23.
Procianoy RS, Silveira RC. The role of sample collection timing on interleukin-6 levels in early-onset neonatal sepsis. J Pediatr (Rio J) 2004; 80:407–410.  Back to cited text no. 23
    
24.
Luck S, Torny M, d'Agapeyeff K, Pitt A, Heath P, Breathnach A, et al. Horizontal transmission of Candida parapsilosis candidemia in a neonatal intensive care unit. J Clin Microbiol 2002; 40:2363–2369.  Back to cited text no. 24
    
25.
Hsu KK, Pelton SI, Shapiro DS. Detection of group B streptococcal bacteremia in simulated intrapartum antimicrobial prophylaxis. Diagn Microbiol Infect Dis 2003; 45:23–27.  Back to cited text no. 25
    
26.
Dzwonek AB, Neth OW, Thiébaut R, et al. The role of mannose-binding lectin in susceptibility to infection in preterm neonates. Pediatr Res 2008; 63:680–685.  Back to cited text no. 26
    
27.
Orbak Z, Ertekin V, Akçay F, et al. Serum leptin levels in neonatal bacterial septicemia. J Pediatr Endocrinol Metab 2003; 16:727–731.  Back to cited text no. 27
    
28.
Saleh M, Sherif L, Elwakkad A, et al. Leptin: does it have a role in neonatal sepsis?. J Appl Sci Res 2008; 4:353–359.  Back to cited text no. 28
    
29.
Bornstein SR, Licinio J, Tauchnitz R, et al. Plasma leptin levels are increased in survivors of acute sepsis: associated loss of diurnal rhythm, in cortisol andleptin secretion. J Clin Endocrinol Metab 1998; 83:280–283.  Back to cited text no. 29
    
30.
Arnalich F, López J, Codoceo R, et al. Relationship of plasma leptin to plasma cytokines and human survivalin sepsis and septic shock. J Infect Dis 1999; 180:908–911.  Back to cited text no. 30
    
31.
Koç E, Ustündağ G, Aliefendioğlu D, et al. Serum leptin levels and their relationship to tumor necrosis factor-alpha and interleukin-6 in neonatal sepsis. J Pediatr Endocrinol Metab 2003; 16:1283–1287.  Back to cited text no. 31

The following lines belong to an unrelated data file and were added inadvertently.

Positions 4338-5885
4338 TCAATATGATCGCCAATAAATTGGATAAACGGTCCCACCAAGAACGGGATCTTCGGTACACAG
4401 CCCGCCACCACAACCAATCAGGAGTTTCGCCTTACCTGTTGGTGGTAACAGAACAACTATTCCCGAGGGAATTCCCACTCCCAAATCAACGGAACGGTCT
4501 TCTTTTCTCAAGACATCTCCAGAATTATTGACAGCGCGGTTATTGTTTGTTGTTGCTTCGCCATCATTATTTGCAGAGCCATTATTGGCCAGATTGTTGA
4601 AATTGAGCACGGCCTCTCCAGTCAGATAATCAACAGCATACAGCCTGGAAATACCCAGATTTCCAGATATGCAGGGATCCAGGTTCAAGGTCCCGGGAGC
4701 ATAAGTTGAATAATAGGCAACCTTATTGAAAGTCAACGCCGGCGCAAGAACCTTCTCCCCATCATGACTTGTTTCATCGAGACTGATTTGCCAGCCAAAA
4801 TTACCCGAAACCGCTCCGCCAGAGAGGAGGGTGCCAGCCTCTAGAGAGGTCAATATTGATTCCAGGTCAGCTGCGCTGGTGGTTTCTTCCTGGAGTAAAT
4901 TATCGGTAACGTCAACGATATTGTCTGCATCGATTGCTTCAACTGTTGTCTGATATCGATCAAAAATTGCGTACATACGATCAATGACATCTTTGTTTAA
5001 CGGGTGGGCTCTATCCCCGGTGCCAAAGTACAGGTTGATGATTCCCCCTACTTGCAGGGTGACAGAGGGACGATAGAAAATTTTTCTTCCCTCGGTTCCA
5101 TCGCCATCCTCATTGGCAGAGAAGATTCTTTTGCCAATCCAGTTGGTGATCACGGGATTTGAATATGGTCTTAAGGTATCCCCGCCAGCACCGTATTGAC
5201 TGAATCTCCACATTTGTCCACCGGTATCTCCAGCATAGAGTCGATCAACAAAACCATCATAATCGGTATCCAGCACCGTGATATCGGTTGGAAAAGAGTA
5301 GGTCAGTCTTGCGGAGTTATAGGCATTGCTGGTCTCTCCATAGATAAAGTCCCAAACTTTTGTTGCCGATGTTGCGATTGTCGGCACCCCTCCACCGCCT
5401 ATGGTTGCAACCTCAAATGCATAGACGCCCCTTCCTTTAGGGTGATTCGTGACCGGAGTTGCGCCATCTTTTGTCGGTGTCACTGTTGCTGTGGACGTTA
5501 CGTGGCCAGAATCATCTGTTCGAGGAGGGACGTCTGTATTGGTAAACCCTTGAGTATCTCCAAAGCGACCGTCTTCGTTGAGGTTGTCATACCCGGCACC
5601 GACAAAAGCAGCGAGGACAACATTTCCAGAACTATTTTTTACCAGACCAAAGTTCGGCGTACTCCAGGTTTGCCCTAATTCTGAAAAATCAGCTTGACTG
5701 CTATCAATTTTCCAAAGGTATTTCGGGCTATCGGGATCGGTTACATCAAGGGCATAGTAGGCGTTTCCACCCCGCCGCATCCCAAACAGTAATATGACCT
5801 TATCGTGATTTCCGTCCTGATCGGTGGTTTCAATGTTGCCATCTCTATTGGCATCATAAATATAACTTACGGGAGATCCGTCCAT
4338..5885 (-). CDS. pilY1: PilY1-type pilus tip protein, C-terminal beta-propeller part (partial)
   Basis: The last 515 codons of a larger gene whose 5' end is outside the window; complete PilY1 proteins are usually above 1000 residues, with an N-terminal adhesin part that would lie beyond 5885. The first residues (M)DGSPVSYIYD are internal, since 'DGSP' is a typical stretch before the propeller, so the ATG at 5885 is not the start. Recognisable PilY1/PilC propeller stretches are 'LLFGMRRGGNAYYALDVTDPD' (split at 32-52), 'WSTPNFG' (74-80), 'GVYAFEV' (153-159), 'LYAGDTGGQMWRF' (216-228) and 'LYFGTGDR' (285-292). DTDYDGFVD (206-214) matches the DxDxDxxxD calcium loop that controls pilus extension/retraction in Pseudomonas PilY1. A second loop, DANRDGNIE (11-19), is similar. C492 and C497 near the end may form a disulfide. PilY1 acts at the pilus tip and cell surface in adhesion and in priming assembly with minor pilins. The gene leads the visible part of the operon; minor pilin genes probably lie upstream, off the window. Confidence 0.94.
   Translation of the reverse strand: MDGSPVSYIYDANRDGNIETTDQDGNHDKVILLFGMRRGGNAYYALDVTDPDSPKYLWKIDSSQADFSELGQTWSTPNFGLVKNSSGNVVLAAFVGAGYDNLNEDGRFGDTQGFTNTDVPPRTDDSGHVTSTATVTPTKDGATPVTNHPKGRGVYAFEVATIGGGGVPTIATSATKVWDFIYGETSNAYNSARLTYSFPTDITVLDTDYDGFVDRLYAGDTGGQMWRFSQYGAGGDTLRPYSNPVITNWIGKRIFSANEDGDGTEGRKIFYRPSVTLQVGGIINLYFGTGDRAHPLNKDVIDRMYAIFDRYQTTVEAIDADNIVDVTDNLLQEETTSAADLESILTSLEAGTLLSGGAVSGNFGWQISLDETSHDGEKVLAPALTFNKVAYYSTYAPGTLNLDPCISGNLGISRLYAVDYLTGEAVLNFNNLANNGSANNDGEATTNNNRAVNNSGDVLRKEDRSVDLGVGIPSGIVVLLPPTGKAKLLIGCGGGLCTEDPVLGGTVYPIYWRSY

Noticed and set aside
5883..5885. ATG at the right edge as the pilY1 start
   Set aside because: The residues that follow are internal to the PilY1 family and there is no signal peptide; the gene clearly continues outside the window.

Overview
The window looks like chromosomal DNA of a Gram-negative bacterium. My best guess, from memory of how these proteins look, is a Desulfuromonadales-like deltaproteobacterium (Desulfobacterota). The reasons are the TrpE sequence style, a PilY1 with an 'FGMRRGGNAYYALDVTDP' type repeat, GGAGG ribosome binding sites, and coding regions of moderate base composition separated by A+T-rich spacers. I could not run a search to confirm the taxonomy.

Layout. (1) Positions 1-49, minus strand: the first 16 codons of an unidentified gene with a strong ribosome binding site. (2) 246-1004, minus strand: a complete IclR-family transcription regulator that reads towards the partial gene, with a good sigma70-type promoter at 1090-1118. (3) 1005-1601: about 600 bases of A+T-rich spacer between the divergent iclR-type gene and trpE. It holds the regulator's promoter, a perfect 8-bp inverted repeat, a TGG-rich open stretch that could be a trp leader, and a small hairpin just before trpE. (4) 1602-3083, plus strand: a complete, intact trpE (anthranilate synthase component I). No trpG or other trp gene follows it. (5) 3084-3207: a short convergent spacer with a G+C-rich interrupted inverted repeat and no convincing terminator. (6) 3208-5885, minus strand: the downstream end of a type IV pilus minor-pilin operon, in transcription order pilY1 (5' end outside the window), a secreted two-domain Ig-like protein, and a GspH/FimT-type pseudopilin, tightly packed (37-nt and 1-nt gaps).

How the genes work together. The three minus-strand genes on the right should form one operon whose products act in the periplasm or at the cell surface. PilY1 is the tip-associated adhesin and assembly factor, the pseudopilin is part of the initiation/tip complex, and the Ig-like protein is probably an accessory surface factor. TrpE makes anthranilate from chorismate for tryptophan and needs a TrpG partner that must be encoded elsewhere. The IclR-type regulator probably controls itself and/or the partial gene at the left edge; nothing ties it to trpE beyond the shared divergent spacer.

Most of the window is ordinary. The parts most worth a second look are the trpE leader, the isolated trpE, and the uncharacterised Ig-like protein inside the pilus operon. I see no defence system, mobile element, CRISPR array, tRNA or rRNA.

32.
Christou H, Connors JM, Ziotopoulou M, et al. Cord blood leptin and insulin-like growth factor levels are independent predictors of fetal growth. J Clin Endocrinol Metab 2001; 86:935–938.  Back to cited text no. 32
    
33.
Yang SW, Kim SY. The relationship of the levels of leptin, insulin-like growth factor-I and insulin in cord blood with birth size, ponderal index, and gender difference. J Pediatr Endocrinol Metab 2000; 13:289–296.  Back to cited text no. 33
    
34.
Tarquini B, Tarquini R, Perfetto F, et al. Genetic and environmental influences on human cord blood leptin concentration. Pediatrics 1999; 103:998–1006.  Back to cited text no. 34
    
35.
Matsuda J, Yokota I, Iida M, et al. Serum leptin concentration in cord blood: relationship to birth weight and gender. J Clin Endocrinol Metab 1997; 82:1642–1644.  Back to cited text no. 35
    
36.
Somech R, Reif S, Golander A, et al. Leptin and C-reactive protein levels correlate during minor infection in children. Isr Med Assoc J 2007; 9:76–78.  Back to cited text no. 36
    
37.
Maruna P, Gürlich R, Frasko R, et al. Serum leptin levels in septic men correlate well with C-reactive protein (CRP) and TNF-alpha but not with BMI. Physiol Res 2001; 50:589–594.  Back to cited text no. 37
    
38.
Carlson GL, Saeed M, Little RA,et al. Serum leptin concentrations and their relation to metabolic abnormalities in human sepsis. Am J Physiol 1999; 276:E658–E662.  Back to cited text no. 38
    
39.
Quirós AB, Flores JC, Arranz E, Garrote JA, Asensio J, Pérez A. Influence of leptin levels and body weight in survival of children with sepsis. Acta Paediatr 2007; 91:626–631.  Back to cited text no. 39
    
40.
Díez ML, Santolaria F, Tejera A, et al. Serum leptin levels in community acquired pneumonia (CAP) are related to nutritional status and not to acutephase reaction. Cytokine 2008; 42:156–160.  Back to cited text no. 40
    
41.
Torpy DJ, Bornstein SR, Chrousos GP. Leptin and interleukin-6 in sepsis. Horm Metab Res 1998; 30:726–729.  Back to cited text no. 41
    


    Figures

  [Figure 5], [Figure 4], [Figure 3], [Figure 2], [Figure 1]
 
 
    Tables

  [Table 3], [Table 2], [Table 1]


This article has been cited by
1 Mean platelet volume and serum uric acid in neonatal sepsis: A case-control study
Mohsen M. Shalaby,Yasser M. Ismail,Ahmad A. Sobeih,Neveen T. Abed,Omima M. Abdel Haie,Ola G. Behairy,Eman R. Abd Almonaem,Eman G. Behiry,Mahmoud A. Abd-El-Aziz
Annals of Medicine and Surgery. 2017;
[Pubmed] | [DOI]



 

Top
 
 
  Search
 
Similar in PUBMED
   Search Pubmed for
   Search in Google Scholar for
 Related articles
Access Statistics
Email Alert *
Add to My List *
* Registration required (free)

 
  In this article
Abstract
Introduction
Materials and Me...
Results
Discussion
Conclusion
References
Article Figures
Article Tables

 Article Access Statistics
    Viewed787    
    Printed0    
    Emailed0    
    PDF Downloaded126    
    Comments [Add]    
    Cited by others 1    

Recommend this journal


[TAG2]
[TAG3]
[TAG4]